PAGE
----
Modern

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Hollow One has always been one of my pet archetypes in Modern. There's nothing like casting a Burning Inquiry on Turn 1, knowing that either you or your opponent could essentially win or lose the game on the spot depending on what is randomly discarded. Well, now, thanks to Strixhaven, Hollow One has a new toy in Conspiracy Theorist, which seems insane in the archetype. Conspiracy Theorist's ability to let us exile and play a card that we discard can do some crazy things. On level one, it allows us to mostly get around the drawback of Burning Inquiry—if we discard something we really need, we can exile it with Conspiracy Theorist and cast it. The two-drop also works really well with delve threats Gurmag Angler and Tasigur, the Golden Fang since we can discard them and then cast them for just one mana by exiling some cards from our likely full graveyard. While the rest of the deck is a pretty straightforward Hollow One build, the archetype might deserve another look in the format based solely on what Conspiracy Theorist can do!

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Finally, we have not one but two Modern decks this week built around the same concept: trying to kill opponents as quickly as possible with Fortifying Draught. The main idea of both decks is to play a one-drop and use Nourishing Shoal to exile Autochthon Wurm to gain 15 life, which, along with the +2/+2 Fortifying Draught gives, naturally allows our one-drop to attack for 17 damage—exactly enough that our opponent should be dead if they cracked a fetch land for a shock land on Turn 1. 

While both Halfwing's deck and RGNKPhoenix20's list are built around a similar concept, they will actually play much differently. Halfwing's deck is slower, with fewer one-drops in general and also fewer hasty one-drops, although it offers a stronger midrange backup plan, with Voracious Wurm potentially being a two-mana 17/17 and Vito, Thorn of the Dusk Rose potentially just killing opponents directly with the help of Nourishing Shoal. While it can still potentially hit for a ton of damage on Turn 2 (Uktabi Drake into Nourishing Shoal and Fortifying Draught adds up to 19 damage) or even Turn 1, with the help of Chancellor of the Tangle adding an extra mana, it also has the ability to play a slightly longer game.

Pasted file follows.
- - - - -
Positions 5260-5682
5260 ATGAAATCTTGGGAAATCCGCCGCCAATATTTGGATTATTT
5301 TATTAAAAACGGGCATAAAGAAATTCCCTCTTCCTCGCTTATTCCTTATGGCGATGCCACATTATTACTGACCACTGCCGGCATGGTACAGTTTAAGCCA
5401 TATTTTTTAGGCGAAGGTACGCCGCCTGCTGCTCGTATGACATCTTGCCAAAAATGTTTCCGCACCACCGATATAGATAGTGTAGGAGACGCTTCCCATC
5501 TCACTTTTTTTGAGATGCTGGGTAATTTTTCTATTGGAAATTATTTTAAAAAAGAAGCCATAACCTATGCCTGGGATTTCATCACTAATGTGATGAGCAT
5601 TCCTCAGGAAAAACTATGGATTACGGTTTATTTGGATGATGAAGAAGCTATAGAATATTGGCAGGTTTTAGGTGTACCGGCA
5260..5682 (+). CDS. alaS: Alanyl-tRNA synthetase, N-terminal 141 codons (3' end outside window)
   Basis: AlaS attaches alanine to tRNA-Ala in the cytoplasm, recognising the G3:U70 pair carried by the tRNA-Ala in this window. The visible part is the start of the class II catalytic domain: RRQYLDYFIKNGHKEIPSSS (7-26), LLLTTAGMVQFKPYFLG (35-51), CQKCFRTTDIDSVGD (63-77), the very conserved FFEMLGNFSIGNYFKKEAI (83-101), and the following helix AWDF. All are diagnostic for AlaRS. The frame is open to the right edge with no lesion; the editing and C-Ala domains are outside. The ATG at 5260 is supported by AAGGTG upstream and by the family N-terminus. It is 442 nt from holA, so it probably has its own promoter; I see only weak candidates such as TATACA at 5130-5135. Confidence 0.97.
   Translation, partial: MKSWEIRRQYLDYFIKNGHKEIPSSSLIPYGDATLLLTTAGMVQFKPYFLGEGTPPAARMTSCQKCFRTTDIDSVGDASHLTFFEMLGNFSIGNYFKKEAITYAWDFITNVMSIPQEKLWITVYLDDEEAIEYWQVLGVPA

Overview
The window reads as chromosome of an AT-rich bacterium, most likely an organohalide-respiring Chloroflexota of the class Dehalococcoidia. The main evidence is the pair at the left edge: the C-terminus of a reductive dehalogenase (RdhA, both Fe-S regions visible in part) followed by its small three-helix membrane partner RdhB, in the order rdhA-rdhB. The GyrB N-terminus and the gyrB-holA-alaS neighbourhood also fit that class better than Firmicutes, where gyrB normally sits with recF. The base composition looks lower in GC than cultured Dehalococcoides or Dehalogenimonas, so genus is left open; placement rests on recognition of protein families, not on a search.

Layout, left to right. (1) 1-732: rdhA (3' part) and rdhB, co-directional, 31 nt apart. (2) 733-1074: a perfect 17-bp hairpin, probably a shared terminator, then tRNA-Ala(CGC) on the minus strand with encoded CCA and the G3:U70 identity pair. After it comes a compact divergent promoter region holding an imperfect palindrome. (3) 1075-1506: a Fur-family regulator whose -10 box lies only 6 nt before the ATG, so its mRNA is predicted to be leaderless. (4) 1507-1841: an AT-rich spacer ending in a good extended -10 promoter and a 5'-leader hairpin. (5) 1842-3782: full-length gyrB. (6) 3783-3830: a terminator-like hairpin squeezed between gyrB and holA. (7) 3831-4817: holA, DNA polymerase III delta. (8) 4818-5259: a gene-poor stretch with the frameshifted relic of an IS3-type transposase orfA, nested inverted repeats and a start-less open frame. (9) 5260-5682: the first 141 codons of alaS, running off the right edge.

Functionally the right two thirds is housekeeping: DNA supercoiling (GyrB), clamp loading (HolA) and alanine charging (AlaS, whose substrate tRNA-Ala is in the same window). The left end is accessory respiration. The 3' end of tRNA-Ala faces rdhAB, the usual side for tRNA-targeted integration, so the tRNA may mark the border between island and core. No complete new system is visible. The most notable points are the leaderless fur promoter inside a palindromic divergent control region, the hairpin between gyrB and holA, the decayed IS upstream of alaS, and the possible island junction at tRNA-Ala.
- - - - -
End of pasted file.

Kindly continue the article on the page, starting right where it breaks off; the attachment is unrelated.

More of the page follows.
Meanwhile, RGNKPheonix20's list is all about killing as quickly as possible with a ton of one-drops, many with haste. Plus, being in red offers Lightning Bolt to force through the last three points of damage if we end up just short of winning with our one-drop into our combo of Nourishing Shoal plus Fortifying Draught

While both decks look incredibly explosive and spicy, consistency probably is an issue. Nourishing Shoal without a big green thing to exile doesn't do anything, while big green things without Nourishing Shoal are also mostly dead cards. My guess is the idea of both decks is to mulligan aggressively for a Turn 1 or 2 kill and hope for the best. When it happens, it should be spectacular, and if we don't mulligan into our combo or our opponent has a cheap piece of interaction, we can move on to the next game and try again. Either way, Turn 1 kills are one of the most exciting things you can do in all of Magic, and the combo of Nourishing Shoal with Fortifying Draught is an exciting new way to potentially enable them in Modern.

Conclusion

Anyway, that's all for this week! If you have any ideas about how to improve these decks, make sure to let us know in the comments, and if you have a deck you want to be considered for a future Fish Tank, leave that there as well! Thanks to everyone who sent in decks this week! As always, leave your thoughts, ideas, opinions, and suggestions in the comments, and you can reach me on Twitter @SaffronOlive or at SaffronOlive@MTGGoldfish.com.